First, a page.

School B: A much smaller school (about a quarter of the size), a state Protestant school.
The interviews held with participating teachers, parents and students highlighted some key findings. Firstly, the fact that many of the teachers in School B lived in or near the local community and that students tended to travel much less distance to attend the school meant that the school was more supported by the local community. The teachers reportedly had a good understanding of difficulties students could face and the community was described as ‘close knit’.
School B also had stronger relationships with other schools and local community events, whereas school A’s involvement in local community was generally restricted to services provided by statutory and voluntary organisations.In school A, parental involvement was very low in comparison to school B – where parents attended sports events, helped with resources and so on. This was especially important because the programme was expected to be implemented at home, backing up what was learnt in school. Counselling, talking things through and communication were seen as priorities in School A whereas they were rarities in School B. Attendance was a big issue in school A but not school B, contributing to the amount of time students actually completed the programme activities.
The perceived lack of social cohesion in School A’s community, in addition with a lack of parental involvement and low attendance were seen to be barriers to the success of school based intervention.
Even though the schools were both in disadvantaged areas and not that far apart geographically, the intervention was being introduced in two very different whole school contexts in terms of ethos and implementation. In terms of the implications of this study, it suggests that school programmes will need to ensure schools are ‘fertile’ ready for intervention including the support of staff and local community. Also, interventions may need to be bespoke tailored to the specific context they will be applied in, even if we know the basic programme mechanisms work (in this case social learning improves academic outcomes). In what way they work and for whom is different in each case of application.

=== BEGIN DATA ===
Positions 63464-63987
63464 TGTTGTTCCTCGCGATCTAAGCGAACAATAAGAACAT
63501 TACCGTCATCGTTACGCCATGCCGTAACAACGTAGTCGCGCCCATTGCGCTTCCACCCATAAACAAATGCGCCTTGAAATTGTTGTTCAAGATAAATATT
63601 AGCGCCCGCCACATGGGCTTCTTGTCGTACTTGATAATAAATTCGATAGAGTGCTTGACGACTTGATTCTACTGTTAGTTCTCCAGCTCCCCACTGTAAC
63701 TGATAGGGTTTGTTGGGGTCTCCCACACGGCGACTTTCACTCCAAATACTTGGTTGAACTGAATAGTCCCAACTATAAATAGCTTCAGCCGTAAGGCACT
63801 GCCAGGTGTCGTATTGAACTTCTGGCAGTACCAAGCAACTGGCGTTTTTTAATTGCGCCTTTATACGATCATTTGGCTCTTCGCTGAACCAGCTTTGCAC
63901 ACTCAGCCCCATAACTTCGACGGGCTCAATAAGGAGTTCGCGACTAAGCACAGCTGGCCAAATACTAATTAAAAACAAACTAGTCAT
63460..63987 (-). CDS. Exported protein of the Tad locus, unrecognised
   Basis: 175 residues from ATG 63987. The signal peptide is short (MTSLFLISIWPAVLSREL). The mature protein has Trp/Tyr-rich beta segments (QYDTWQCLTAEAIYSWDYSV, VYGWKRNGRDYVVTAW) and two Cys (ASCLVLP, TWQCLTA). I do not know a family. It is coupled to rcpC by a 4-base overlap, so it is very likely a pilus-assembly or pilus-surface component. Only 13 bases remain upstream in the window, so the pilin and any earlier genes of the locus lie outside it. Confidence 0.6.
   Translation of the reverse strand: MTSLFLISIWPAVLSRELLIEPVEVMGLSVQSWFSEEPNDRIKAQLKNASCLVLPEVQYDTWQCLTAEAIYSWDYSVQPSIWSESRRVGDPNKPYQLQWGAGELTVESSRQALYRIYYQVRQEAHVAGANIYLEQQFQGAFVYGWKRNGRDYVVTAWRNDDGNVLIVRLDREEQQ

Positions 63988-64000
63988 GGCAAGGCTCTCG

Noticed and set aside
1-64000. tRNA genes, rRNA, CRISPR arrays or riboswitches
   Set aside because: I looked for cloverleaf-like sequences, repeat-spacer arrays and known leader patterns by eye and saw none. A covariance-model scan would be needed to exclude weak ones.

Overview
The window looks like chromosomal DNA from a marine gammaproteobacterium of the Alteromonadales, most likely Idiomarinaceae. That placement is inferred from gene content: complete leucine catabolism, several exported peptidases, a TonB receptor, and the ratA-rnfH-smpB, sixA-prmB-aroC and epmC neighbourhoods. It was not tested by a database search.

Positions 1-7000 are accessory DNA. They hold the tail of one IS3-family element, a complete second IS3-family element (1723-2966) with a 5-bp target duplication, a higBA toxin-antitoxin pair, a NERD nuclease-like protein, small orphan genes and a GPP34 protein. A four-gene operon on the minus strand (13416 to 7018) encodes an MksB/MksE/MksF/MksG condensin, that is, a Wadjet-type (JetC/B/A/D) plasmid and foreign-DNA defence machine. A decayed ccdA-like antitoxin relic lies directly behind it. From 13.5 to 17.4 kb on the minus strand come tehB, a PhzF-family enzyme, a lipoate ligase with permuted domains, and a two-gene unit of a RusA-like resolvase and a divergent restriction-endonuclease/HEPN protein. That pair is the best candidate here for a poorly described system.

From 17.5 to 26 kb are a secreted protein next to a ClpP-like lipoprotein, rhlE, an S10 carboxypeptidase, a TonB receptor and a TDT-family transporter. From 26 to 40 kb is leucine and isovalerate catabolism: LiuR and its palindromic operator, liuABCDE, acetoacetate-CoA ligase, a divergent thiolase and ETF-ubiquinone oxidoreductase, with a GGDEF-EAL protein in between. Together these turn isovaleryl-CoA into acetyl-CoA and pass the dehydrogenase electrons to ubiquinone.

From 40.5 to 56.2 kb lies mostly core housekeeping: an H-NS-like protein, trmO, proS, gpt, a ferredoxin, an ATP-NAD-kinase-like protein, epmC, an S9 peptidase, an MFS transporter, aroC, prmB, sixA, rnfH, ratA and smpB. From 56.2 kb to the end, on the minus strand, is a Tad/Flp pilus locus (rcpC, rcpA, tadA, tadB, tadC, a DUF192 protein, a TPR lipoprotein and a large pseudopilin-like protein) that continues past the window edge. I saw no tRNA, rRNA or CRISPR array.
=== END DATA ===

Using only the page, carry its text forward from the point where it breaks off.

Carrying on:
For policy makers, this is also important since at present, context does not factor in to curriculum and education policy making greatly. Decisions are made about what children are capable of at each age and stage without adaptation for personal circumstance, needs, location or other context. To what extent can we plan for and within specific contexts? Whose job is it to differentiate our approach? Policy makers, heads, teachers? If interventions rely so greatly on context, then we know that other standardised approaches such as exams will also.
Please let us know if you have a story to share of context determining success/failure outcome in either an intervention or regular school activity/curriculum. Would be interesting to share and try to identify patterns of what works, for whom, and in what circumstances.